Divorce and separation
Divorce and separation are not jolly topics to discuss, but if you and your partner are going through, or have gone through, this process, being well-informed about what it means for your super and your future is an empowering step. The below information will give you some information to help you consider the effect of divorce and separation.
You can read more about the process of going through a family split of your super, including what’s required and who is responsible for what steps, in our blog post, ‘Splitting Super in a Divorce or Separation‘.
Once the dust has settled and the assets of the relationship are divided up according to your agreement or court order, it’s time to start getting back on your feet. Even if you were completely prepared for, or the instigator of, the separation or divorce, it’s still a big event in your life and can take some time to get things back on track.
Steps you can take
The first thing to do is take stock of where you are now.
Again, whether splitting up was your idea or came as a complete shock, there is still emotional fallout from separating or divorcing.
It can feel hard to take the next steps towards a positive future while you are still dealing with emotions such as grief, sadness, anger, blame and more. Everyone will experience the loss of a significant relationship differently. Whatever your experience, it’s vital to make sure you have supportive, caring people around you. This could be friends or family, as well as the services of a professional counsellor or psychologist. There is no shame in seeking out the support of a professional to help you see things clearly and start to move forward.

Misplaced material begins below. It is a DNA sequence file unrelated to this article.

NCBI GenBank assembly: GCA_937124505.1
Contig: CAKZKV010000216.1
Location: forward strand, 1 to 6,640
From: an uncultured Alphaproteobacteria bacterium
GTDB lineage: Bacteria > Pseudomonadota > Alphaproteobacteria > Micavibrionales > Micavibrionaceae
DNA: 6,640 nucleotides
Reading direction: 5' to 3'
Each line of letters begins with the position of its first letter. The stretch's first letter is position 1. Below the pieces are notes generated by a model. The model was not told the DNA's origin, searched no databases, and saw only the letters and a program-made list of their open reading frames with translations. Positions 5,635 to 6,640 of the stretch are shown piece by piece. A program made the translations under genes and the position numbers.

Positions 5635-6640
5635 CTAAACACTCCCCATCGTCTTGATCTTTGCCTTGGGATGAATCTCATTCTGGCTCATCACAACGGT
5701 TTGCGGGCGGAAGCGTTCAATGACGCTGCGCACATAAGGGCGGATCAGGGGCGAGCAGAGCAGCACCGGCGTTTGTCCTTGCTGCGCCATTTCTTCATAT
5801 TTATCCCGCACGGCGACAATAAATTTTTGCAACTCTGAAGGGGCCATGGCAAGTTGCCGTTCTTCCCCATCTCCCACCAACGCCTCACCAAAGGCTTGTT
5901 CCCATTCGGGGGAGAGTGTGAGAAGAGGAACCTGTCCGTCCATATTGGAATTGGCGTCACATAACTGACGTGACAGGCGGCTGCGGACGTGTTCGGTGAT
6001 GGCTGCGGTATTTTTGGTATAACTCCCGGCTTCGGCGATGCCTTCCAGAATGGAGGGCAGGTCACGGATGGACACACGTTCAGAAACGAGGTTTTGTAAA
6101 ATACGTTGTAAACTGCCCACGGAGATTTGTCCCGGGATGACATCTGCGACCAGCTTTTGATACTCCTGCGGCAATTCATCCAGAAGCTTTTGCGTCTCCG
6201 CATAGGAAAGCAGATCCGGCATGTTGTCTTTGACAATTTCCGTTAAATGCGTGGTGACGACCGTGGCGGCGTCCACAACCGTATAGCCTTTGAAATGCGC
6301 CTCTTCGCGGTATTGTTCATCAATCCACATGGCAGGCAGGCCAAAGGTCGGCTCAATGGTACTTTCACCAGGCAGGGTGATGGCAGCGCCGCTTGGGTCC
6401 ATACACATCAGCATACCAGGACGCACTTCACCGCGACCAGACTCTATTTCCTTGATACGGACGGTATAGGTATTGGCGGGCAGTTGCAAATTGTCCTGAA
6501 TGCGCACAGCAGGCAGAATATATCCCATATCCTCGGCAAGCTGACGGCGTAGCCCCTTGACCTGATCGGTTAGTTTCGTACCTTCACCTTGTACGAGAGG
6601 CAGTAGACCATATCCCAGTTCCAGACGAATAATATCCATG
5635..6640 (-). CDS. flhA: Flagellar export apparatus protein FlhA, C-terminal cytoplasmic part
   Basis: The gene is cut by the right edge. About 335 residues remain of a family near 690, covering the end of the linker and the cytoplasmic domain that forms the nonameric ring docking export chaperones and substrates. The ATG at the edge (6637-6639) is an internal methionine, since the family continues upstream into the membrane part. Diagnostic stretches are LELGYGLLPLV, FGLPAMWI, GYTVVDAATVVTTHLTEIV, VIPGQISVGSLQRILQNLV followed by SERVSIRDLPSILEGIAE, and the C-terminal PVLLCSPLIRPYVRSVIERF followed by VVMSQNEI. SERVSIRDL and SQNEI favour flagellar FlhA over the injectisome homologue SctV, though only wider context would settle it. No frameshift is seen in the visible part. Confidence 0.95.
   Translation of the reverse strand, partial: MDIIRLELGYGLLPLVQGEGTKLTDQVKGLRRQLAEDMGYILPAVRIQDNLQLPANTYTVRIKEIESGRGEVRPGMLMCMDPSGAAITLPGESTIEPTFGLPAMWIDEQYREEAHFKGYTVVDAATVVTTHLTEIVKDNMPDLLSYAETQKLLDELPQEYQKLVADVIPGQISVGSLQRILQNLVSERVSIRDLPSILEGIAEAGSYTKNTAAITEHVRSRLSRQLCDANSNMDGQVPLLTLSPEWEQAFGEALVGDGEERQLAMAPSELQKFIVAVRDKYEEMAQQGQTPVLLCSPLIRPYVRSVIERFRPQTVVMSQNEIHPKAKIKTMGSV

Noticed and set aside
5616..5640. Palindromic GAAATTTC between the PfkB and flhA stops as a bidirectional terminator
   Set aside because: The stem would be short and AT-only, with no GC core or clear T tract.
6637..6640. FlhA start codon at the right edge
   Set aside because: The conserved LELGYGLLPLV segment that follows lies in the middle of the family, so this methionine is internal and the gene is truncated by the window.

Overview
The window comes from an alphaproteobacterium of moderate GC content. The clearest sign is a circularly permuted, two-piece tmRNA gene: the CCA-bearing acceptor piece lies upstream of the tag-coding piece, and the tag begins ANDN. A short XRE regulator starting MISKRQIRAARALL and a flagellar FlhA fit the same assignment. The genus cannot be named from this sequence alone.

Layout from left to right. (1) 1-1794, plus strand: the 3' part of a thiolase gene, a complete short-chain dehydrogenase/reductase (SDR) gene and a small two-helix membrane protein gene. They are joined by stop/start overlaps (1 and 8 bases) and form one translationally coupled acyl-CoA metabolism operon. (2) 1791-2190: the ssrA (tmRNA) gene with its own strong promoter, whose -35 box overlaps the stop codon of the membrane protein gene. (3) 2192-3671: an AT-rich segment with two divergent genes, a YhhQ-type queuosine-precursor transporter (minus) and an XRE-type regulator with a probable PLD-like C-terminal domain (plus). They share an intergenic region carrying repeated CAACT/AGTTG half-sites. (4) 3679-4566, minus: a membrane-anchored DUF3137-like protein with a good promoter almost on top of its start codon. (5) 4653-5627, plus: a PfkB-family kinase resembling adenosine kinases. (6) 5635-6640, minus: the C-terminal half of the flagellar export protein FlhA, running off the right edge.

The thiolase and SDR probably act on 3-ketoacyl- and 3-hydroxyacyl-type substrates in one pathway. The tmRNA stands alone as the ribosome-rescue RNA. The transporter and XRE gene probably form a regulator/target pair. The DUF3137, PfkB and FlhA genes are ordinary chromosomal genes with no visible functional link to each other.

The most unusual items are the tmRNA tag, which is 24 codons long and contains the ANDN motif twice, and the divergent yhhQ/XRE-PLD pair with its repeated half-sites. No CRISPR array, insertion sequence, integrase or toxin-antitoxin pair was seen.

Beyond Blue has good resources to support you if you or a family member isn’t managing with the divorce and change to family dynamics, including online forums, a Family Relationship Advice phone line and webpage and more. Find all the details on the Beyond Blue website.
Depending on the way the relationship ended, you might not have had the capacity to set yourself up in a comfortable, permanent home yet. You may have moved in with a friend or family member, or into other accommodation to bridge the gap.
If your current housing arrangement is temporary, could you think about buying a house or renting a more permanent home?
Speak to a loan broker to find out your financial capacity to buy a home or to a real estate agent regarding properties available in your price bracket, if you will be renting.
Child support; whether you’re the one paying it or the one receiving it, it’s a rare couple who can work it out so that everyone feels like the arrangement is fair and equitable. Be aware that this may be a sore point for either or both parties. It can also become a sensitive point for the kids as they process what’s going on for them.
If your kids are smaller, will you have enough financial resources to provide things like school excursions or clothing? Will your children need to change schools? If they’re in private school now, can this continue? Have you put any thought into what happens when your kids turn 18? Or what you plan to do if they go on to tertiary education?
You may or may not have had to split your super as part of your settlement. Some couples split other assets so that neither has to split their super with their ex.
Whether you had to split some of your super or not, be aware that your super now needs to support you in your retirement.
The requirements for a single person in retirement is around 70% of the requirements of a couple. That means your super balance at retirement will need to be higher than it would have been when you were half of a couple to allow you to live the same retirement lifestyle.